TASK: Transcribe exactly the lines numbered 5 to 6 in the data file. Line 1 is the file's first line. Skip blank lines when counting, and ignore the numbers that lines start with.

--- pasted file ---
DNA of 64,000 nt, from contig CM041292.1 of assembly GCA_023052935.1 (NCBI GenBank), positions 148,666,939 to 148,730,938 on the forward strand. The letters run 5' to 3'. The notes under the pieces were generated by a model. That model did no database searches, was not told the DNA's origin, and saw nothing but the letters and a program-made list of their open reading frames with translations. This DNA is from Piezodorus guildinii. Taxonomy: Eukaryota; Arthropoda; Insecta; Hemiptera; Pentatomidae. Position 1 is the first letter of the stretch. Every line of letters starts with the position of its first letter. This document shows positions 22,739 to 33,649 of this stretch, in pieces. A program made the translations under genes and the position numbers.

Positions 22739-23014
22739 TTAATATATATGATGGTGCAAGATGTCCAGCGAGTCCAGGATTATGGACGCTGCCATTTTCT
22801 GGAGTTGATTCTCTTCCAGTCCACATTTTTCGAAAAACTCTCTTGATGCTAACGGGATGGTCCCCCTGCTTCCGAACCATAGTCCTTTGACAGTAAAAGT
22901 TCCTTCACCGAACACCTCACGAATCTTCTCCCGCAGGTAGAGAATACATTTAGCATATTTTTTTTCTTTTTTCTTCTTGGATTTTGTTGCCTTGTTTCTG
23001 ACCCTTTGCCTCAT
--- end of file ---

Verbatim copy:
22901 TCCTTCACCGAACACCTCACGAATCTTCTCCCGCAGGTAGAGAATACATTTAGCATATTTTTTTTCTTTTTTCTTCTTGGATTTTGTTGCCTTGTTTCTG
23001 ACCCTTTGCCTCAT